“We’re not there yet, but we’re a lot more comfortable than we were back in the ’90s.”
The debate around how to combat racism within football was reignited this summer through the media’s treatment of Raheem Sterling, with sections of the press accused of using dog-whistle language, and reigning back on decades of progress.
While Kick It Out was there to raise issues and awareness in a common sense way, Lord Ouseley felt that they shouldn’t be in the business of calling people out and labelling them as racist.
“What we do is try to educate. We try to show patterns of abuse which cause concern and need to be addressed,” Lord Ouseley said.
He continued: “I think where individual players are targeted, and it seems to be for no other reason than — in Raheem Sterling’s case — for the colour of their skin, the media will argue it’s because of their lifestyle choices, or their performance on the pitch.
“We have always got to be careful that we are not prohibiting freedom of expression, but we also need to look to Sterling’s teammates, his club, the Professional Footballers’ Association to defend him.
“It has got to be seen as a collective effort when you think someone is being picked on unreasonably, with other people speaking out.
“It’s not just Kick It Out’s role, we are there to educate everyone, and there are issues that could destroy people if they are not appropriately dealt with.”
It’s not just players who are the victims of prejudice though, with the presence, or lack thereof, of black coaches and managers in football remaining one of the key barriers to equality that has yet to be broken down.
Sol Campbell’s recent appointment as the manager of Macclesfield Town has put this issue back on the agenda and has highlighted the lack of black players progressing into management. Lord Ouseley saw this as a matter of opportunity, or lack thereof, rather than skill or experience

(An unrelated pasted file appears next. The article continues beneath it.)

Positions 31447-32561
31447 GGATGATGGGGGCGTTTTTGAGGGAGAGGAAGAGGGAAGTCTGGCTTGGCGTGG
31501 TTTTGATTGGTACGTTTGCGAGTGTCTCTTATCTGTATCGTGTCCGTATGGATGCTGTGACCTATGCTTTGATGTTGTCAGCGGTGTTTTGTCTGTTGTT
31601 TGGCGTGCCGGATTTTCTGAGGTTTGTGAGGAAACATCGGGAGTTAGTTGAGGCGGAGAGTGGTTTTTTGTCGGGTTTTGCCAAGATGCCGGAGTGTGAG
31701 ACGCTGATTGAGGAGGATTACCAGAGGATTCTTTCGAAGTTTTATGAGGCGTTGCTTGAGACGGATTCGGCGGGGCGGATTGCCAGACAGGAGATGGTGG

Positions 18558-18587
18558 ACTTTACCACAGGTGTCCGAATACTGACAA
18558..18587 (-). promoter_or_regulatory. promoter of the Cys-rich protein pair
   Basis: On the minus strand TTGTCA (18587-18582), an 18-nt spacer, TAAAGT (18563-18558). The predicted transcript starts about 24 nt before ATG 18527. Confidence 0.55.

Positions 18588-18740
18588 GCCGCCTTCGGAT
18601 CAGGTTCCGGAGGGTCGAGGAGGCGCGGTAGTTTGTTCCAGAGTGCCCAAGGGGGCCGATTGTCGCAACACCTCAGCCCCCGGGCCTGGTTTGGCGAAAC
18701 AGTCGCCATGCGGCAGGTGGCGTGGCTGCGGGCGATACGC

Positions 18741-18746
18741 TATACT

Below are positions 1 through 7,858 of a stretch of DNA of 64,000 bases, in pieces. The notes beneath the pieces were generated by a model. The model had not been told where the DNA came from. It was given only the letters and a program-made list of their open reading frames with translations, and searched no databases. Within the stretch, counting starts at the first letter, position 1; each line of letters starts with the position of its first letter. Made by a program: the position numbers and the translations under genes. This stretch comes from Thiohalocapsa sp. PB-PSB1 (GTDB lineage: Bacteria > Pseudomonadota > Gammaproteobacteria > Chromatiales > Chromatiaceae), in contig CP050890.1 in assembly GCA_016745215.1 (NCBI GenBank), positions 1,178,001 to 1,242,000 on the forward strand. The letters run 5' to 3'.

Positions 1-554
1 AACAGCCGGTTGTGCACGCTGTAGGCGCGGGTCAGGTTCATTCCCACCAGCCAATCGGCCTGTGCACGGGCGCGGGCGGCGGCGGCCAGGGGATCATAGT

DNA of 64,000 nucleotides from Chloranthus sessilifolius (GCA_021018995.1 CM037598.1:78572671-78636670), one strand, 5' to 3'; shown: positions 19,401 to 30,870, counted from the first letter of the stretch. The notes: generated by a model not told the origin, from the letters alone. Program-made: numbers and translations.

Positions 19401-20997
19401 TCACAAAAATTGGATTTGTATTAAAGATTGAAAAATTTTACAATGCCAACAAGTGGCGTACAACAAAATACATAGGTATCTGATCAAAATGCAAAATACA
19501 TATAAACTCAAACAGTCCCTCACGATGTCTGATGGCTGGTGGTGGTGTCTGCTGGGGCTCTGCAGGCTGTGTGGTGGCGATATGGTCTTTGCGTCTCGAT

“Historically a lot of top players have gone into management and have not been successful. Recently you have just got to look at Mark Hughes.
“There is not necessarily a correlation between how talented a player is and how successful a manager they will be.”
Lord Ouseley felt that plenty of opportunities to progress into management were being offered to former players, but black players were not being gifted these opportunities.
“How can someone like Frank Lampard walk into a top job with no experience, when black players are told they don’t have any experience.
“There has been a denial of opportunity, and we are trying to open that door.”
Over the last 25 years, the work of Kick It Out has radically changed the conversation around discrimination in football, and has helped make significant progress on the pitch and in the stands.
However, the recent events at Stamford Bridge and the Emirates show us that there is still much to do, and the work of Kick It Out is as important now as it was 25 years ago.
Featured photograph/Gordan Ednie/Flickr